Contributions of Bill Gates

Topics: Bill Gates, Microsoft, Personal computer Pages: 5 (1751 words) Published: July 23, 2010
Bill Gates was born on Oct. 28, 1955. He grew up in Seattle with his two sisters. Their father, William H. Gates II, is a Seattle attorney. Their late mother, Mary Gates, was a schoolteacher, University of Washington regent, and chairwoman of United Way International. Gates attended public elementary school and the private Lakeside School. There, he discovered his interest in software and began programming computers at age 13. In 1973, Gates entered Harvard University as a freshman, where he lived down the hall from Steve Ballmer, now Microsoft's chief executive officer. Gates dropped out of school for one year to work for TRW in computing, earning $30,000 (Microsoft, 2010).

In 1974, Bill was attending Harvard University when Allen spotted an advertisement for a $350 assemble-at-home computer called the Altair 8800, manufactured by MITS, a company headquartered in Albuquerque, New Mexico. Bill and Allen worked nonstop for six weeks to devise a simple version of BASIC, a programming language, for the Altair. They demonstrated their finished product to the company's engineers with great success, and the following year, Bill and Allen founded Microsoft Corporation. Microsoft had entered the personal computer (PC) industry at an opportune time. In 1980 Microsoft won a contract with IBM to operate personal computers using Microsoft's system, commonly known as MS-DOS. By 1983 the IBM PC had become the industry standard and MS-DOS was its operating system. In 1995, Microsoft introduced Windows 95 which again revolutionized the PC market, and became an industry standard (Master of Business, 2010). Bill Gates has accomplished so much beginning at age 13, starting with the creation of Traf-o-Data, then starting Microsoft, on to writing books, and finally becoming one of the richest and most giving philanthropist in the world.  

In 1970, Bill Gates and Paul Allen had been involved in some impressive software projects by then, most recently at TRW working on software to control the Northwest power grid. Traf-O-Data was a little different. Traf-O-Data was a computerized machine for processing paper tapes from traffic counters, those black hoses most of us have driven over on roads throughout the United States. It was an early example of a microprocessor-controlled “embedded system,” not really a computer as we know it, but computerized. It began with the idea of automating the processing of traffic tapes for the local road department, which a group of students at Gates’s and Allen’s Lakeside School was doing by hand at the time and it would also require special hardware. Neither of the two had much hardware experience, so they enlisted the help of a friend, Paul Gilbert, to construct the machine while they wrote the software. The plan was to manufacture the Traf-O-Data and sell it to state and local governments, but their one demo was a failure. The tape reader malfunctioned and the sale was lost. They repaired and debugged the machine, but it never became a product—which was fortunate. Success would have distracted Gates and Allen at a crucial moment. As it was, by the time the lone Traf-O-Data began processing traffic tapes in 1975, the two had turned the operation over to Gilbert and moved on to form Microsoft (Startup - Albuquerque and the Personal Computer Revolution, 2006). Gates eventually sold this system to the city for $20,000 when he was only fifteen years old (Master of Business, 2010).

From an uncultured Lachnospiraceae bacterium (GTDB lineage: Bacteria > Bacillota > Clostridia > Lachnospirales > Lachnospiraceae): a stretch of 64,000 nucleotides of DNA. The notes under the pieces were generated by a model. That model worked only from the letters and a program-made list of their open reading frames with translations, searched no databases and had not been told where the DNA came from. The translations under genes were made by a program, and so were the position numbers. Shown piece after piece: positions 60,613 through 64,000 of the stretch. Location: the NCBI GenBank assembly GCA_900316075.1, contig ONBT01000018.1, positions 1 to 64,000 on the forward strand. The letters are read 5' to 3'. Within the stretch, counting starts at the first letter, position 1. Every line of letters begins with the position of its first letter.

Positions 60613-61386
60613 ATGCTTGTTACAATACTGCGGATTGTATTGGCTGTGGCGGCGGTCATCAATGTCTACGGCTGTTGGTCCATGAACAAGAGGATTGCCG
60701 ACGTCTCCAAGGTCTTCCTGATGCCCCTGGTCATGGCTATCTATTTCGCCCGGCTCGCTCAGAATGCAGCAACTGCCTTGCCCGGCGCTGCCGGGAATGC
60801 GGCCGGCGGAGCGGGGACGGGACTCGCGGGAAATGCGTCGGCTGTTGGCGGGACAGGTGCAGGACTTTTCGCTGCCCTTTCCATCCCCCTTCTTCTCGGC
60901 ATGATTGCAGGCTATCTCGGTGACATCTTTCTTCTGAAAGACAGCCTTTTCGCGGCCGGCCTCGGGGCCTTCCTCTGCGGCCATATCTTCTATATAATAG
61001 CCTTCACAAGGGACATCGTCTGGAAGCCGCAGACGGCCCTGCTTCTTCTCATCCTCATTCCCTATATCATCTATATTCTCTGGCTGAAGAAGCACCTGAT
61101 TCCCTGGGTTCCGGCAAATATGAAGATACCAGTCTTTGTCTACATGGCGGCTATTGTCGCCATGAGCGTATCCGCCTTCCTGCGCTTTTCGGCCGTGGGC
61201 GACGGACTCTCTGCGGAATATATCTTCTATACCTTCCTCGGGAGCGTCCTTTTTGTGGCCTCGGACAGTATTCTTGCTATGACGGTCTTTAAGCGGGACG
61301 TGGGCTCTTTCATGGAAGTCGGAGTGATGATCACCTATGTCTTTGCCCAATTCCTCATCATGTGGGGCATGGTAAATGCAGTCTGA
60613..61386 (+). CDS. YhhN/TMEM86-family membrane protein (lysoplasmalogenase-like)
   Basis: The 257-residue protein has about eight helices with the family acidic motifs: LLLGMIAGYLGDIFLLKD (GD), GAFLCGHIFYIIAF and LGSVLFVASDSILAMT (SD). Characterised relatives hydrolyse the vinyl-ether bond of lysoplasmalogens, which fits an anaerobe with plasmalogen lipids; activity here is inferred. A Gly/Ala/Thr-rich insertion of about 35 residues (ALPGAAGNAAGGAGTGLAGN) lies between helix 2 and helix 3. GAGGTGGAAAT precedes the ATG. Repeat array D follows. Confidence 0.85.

Microsoft is founded by Bill Gates and Paul Allen in 1975. With annual revenues of more than $32 billion, Microsoft Corporation is more than the largest software company in the world. The company's core business is based on developing, manufacturing, and licensing software products, including operating systems, server applications, business and consumer applications, and software development tools, as well as Internet software, technologies, and services. Led by Bill Gates, Microsoft has succeeded in placing at least one...

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